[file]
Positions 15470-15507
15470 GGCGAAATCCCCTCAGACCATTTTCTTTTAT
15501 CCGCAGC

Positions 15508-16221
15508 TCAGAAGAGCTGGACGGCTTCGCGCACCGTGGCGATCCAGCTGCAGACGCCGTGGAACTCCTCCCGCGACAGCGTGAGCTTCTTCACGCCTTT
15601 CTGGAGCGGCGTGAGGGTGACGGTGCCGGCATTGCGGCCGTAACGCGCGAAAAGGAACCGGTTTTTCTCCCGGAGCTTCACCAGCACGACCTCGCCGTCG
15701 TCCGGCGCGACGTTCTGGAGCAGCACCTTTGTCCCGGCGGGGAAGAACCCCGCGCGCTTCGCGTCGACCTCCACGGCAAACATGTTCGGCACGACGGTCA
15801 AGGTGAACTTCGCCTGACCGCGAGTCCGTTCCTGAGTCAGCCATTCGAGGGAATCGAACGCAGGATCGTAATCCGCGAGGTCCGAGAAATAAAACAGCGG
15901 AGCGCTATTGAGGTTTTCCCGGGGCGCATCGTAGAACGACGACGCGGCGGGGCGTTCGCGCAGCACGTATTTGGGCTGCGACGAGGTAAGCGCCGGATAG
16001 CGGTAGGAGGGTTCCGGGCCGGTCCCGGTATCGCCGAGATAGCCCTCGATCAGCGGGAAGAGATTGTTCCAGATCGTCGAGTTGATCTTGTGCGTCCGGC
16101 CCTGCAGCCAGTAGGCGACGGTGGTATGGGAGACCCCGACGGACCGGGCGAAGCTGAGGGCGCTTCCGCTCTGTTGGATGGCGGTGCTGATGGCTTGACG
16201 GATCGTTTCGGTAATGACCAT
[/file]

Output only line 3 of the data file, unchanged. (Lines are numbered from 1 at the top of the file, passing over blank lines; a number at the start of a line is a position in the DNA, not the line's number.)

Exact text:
15501 CCGCAGC